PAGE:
Last week my new neighbour asked if I could recommend my GP practice.
Yes I did recommend it but the recommendation came with clarifications about which GP was good with children, which one listened and which was quick if you had something fairly straight forward. Not a simple “yes” or “no” answer.
Currently the NHS is asking patients whether they would be happy for their friends and family to be treated by their service in a test which will be used to compare trusts’ performance. These so called net promoter scores are used in the independent sector to measure the quality of services in competitive industries.
When I first heard about the family and friends test I was sceptical. Is it possible to measuring satisfaction with healthcare in the same way as buying a tin of baked bean or getting my car serviced? My scepticism was confirmed last week when research raised doubts about the “friends and family” test as a single indicator of patient experience.
The research published by the Picker Institute Europe and Care Quality Commission found that people didn’t understand what they were supposed to be recommending, and “some interviewees gave high scores despite describing very poor experiences to the interviewer”.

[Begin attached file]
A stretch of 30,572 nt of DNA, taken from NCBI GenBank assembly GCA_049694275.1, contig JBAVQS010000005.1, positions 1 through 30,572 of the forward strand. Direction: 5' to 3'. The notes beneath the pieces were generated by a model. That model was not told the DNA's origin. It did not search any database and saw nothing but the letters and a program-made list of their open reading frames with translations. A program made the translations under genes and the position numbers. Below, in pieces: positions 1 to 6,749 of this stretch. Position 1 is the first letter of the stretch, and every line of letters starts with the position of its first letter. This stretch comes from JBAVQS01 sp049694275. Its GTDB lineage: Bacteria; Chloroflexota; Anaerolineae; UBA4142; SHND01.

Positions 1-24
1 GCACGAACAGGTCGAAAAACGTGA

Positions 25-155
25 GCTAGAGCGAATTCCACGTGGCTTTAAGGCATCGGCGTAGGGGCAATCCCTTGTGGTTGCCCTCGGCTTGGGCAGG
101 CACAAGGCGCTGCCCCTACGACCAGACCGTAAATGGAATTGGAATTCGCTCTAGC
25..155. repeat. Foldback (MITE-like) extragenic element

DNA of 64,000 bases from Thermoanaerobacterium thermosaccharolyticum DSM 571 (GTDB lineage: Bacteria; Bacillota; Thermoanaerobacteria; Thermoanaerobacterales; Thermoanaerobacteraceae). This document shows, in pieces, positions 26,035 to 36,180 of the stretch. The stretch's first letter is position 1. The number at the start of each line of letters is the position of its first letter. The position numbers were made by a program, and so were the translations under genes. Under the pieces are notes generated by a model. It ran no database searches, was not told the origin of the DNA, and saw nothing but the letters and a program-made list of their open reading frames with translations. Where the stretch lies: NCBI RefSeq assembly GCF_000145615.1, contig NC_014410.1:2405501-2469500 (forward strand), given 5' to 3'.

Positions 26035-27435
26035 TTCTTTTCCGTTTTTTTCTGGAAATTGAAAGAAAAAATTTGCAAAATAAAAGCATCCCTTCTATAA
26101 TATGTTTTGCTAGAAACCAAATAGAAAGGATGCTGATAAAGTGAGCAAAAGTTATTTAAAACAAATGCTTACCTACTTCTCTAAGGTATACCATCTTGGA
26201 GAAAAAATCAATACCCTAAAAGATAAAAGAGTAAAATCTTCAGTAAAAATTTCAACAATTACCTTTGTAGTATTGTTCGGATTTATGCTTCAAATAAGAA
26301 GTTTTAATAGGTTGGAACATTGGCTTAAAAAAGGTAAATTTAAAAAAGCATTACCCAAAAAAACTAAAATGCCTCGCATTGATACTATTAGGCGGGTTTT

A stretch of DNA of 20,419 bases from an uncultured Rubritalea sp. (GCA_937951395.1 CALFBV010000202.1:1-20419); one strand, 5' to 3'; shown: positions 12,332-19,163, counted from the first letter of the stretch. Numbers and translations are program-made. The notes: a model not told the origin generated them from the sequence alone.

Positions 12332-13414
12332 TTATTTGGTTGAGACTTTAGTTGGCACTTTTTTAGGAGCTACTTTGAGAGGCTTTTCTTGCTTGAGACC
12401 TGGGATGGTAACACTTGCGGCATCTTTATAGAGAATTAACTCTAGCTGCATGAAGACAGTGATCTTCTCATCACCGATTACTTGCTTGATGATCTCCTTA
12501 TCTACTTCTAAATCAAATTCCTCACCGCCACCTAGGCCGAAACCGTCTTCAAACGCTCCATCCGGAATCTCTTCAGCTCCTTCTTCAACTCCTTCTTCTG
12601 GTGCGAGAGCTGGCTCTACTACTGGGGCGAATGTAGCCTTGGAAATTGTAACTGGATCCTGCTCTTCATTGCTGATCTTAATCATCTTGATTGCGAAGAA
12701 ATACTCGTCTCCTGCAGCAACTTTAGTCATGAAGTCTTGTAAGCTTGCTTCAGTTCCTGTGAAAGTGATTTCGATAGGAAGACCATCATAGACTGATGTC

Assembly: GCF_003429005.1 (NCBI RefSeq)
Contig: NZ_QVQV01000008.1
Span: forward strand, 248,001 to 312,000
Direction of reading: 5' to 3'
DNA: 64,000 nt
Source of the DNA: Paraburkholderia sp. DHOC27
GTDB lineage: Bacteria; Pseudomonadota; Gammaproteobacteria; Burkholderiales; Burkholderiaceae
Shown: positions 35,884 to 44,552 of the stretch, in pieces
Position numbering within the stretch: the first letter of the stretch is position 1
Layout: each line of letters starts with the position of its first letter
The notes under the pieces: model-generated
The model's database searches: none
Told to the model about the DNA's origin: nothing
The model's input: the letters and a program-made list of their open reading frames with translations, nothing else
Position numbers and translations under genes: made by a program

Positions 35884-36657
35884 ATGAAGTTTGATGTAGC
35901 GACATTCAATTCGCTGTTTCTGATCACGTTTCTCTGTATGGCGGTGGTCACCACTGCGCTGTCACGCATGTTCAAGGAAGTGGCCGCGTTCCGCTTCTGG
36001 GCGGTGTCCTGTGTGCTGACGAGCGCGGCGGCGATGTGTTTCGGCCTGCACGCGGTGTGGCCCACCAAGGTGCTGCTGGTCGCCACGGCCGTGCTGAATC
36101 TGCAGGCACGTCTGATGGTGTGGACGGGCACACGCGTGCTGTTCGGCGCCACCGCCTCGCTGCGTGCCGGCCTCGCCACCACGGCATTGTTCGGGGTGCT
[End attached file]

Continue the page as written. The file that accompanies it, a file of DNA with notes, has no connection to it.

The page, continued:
Researchers did find one question which worked well, in which patients were asked to score their overall experience of care from “0 (I had a very poor experience) to 10 (I had a very good experience)”.
It seems to me that NHS is continually searching for new ways of asking people about their experiences of healthcare. But why roll out a scheme like this and then do the research to find out if the right question is being asked?
Front line staff need to know how they are doing and if they are getting it right for the people in their care. Net promoter scores tick the box labeled consumerism but considerable time and effort goes into collecting this information and if we are asking the wrong questions the information is useless both to patients and staff.